For Republicans heading to Cleveland, there were still efforts to deny Trump the nomination; these played out in the Rules Committee on July 14 and then on the convention floor.  Many prominent elected officials opted not to attend the Cleveland gathering.  The convention was unique in the extensive use of Trump's family.  Trump himself staged a grand entry on Wednesday, arriving in his jet at Burke Lakefront Airport and then flying in his helicopter to the Great Lakes Science Center where Gov. Mike Pence and his family joined him for an arrival ceremony.  Overall, Cleveland and organizers did a good job preparing for the event, and most attendees had a positive experience, describing the city with such words as "friendly, nice, clean, and safe." Inside the Q, however, there was a dark tone, as many of the speakers attacked Clinton and portrayed a country in trouble.  Polls nonetheless showed that Trump did achieve something of a convention bounce (>). 

Diversity was a major focus for organizers of the Democratic Convention.  The DNCC reported that as of May 2016, 61% of DNCC staff were women and 56% of DNCC staff were diverse. The host committee spent 67% of contract needs with diverse owned businesses and 40% of its vendor pool was comprised of diverse businesses.  As  Democrats headed to Philadelphia there was tension between Clinton and Sanders supporters.  The platform process diffused some of this, but Clinton's selection of Sen. Tim Kaine was seen as a setback. There was also the spectacle of DNC Chair Debbie Wasserman Schultz resigning on the eve of the convention following release of hacked DNC emails.  Sanders supporters were particularly boisterous on the first night of the Convention, marked by dueling chants of "Hillary" and "Bernie."  On Tuesday the roll call vote concluded with Sanders asking that Clinton be nominated by acclamation, but some Sanders supporters walked out and occupied the front of one of the media tents.  Some Sanders delegates and activists vowed that they would never support Clinton; others acceded to the calls for unity.  Following the convention Clinton and Kaine embarked on a three-day bus tour.  The delegate experience in Philadelphia was rather different than Cleveland.  In Cleveland the activity was concentrated in downtown; Philadelphia is a much larger city, and things were more spread out, including the necessity of getting out to the Wells Fargo Center south of downtown.  Despite the tensions and difficult start, Clinton achieved a convention bounce as well.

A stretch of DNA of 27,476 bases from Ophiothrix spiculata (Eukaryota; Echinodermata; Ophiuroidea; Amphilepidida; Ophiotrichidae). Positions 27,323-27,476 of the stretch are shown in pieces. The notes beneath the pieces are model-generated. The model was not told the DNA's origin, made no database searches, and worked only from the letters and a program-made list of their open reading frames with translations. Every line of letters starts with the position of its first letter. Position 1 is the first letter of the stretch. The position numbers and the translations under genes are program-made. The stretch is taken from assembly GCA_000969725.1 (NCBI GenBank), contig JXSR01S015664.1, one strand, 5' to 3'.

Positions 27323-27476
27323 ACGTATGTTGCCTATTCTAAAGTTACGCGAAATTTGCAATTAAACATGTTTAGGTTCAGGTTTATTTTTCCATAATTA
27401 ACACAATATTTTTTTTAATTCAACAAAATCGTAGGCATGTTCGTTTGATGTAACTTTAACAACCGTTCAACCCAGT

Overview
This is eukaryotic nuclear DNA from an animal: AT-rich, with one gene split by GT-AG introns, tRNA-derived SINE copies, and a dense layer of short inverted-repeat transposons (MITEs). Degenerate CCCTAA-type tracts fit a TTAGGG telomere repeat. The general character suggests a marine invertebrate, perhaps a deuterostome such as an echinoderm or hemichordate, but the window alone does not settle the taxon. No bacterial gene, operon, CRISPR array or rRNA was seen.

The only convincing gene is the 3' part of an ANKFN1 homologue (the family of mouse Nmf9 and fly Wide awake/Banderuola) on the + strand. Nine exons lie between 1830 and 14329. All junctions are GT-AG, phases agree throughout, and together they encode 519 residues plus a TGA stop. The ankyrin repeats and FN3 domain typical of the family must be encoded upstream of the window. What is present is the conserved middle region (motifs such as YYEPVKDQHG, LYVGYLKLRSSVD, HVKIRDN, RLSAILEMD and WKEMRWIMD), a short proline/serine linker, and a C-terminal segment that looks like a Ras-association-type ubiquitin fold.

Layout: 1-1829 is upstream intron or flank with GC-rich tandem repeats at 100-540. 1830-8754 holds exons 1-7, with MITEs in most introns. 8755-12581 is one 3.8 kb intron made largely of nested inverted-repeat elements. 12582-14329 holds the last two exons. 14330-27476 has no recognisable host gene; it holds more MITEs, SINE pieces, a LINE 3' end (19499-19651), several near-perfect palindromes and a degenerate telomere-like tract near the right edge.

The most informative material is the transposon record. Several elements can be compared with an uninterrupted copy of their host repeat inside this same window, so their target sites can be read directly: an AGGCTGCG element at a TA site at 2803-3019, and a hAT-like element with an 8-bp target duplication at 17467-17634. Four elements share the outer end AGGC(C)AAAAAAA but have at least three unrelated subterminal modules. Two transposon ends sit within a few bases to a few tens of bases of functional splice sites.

Economic Impact

Despite the infrastructure demands and security challenges, hosting a convention can provide a substantial economic boost to a city. 

Following the Republican Convention in Cleveland, the Host Committee commissioned two analyses, using different methodologies, of the convention's economic impact on the region (+).  The Maxine Goodman Levin College of Urban Affairs at Cleveland State University used a micro analysis based on questionnaires completed by visitors and estimated $67.8 million in direct spending and a total economic impact of $142.2 million in a seven-county region [PDF].  Tourism Economics used a macro analysis based on an economic impact model and found $110.1 million in direct spending and $188.4 million total economic impact on the region [PDF]. 

For the Democratic Convention, the Philadelphia Convention and Visitors Bureau reported direct convention-related spending of $132.9 million and total economic impact of $230.9 million [PDF].

Third Party Conventions

While the big networks have been giving less coverage to major party conventions in recent years, they generally have ignored third party conventions altogether.  Fortunately C-SPAN does cover these gatherings, as they provide one of the best opportunities to learn about ideas and viewpoints beyond those of the Democratic and Republican parties.

Constitution Party - Salt Lake City, UT - April 13-16, 2016

Libertarian Party - Orlando, FL - May 27-30, 2016

Green Party - Houston, TX - August 4-7, 2016

Sites of Recent Major Party Conventions

Cleveland, OH July 18-21
Philadelphia, PA July 25-28
Tampa-St. Petersburg, FL Aug. 27-30 Charlotte, NC  Sept. 4-6
2008 Minneapolis-St. Paul, MN Sept. 1-4 Denver, CO  Aug. 25-28
2004 New York, NY  Aug. 30-Sept. 2 Boston, MA  July 26-29
2000 Philadelphia, PA  July 31-Aug. 3 Los Angeles, CA  Aug. 14-17
1996 San Diego, CA  Aug 12-15 Chicago, IL  Aug. 26-29
1992 Houston, TX  Aug. 17-20 New York, NY  July 13-16
1988 New Orleans, LA  Aug. 15-18 Atlanta, GA  July 18-21
1984 Dallas, TX San Francisco, CA
1980 Detroit, MI New York, NY
1976 Kansas City, MO New York, NY
1972 Miami Beach, FL Miami Beach, FL
1968 Miami Beach, FL Chicago, IL
1964 San Francisco, CA Atlantic City, NJ
1960 Chicago, IL Los Angeles, CA

H.R. 2019 - Gabriella Miller Kids First Research Act [House passed Dec. 11, 2013, Senate passed March 11, 2014, became law on April 3, 2014] -"Amends the Internal Revenue Code to terminate the entitlement of any major or minor political party to a payment from the Presidential Election Campaign Fund for a presidential nominating convention. Transfers amounts in each account maintained for such purpose for the national committee of a party to a 10-Year Pediatric Research Initiative Fund, making them available only for allocation to national research institutes and national centers through the Common Fund for making grants for pediatric research under this Act.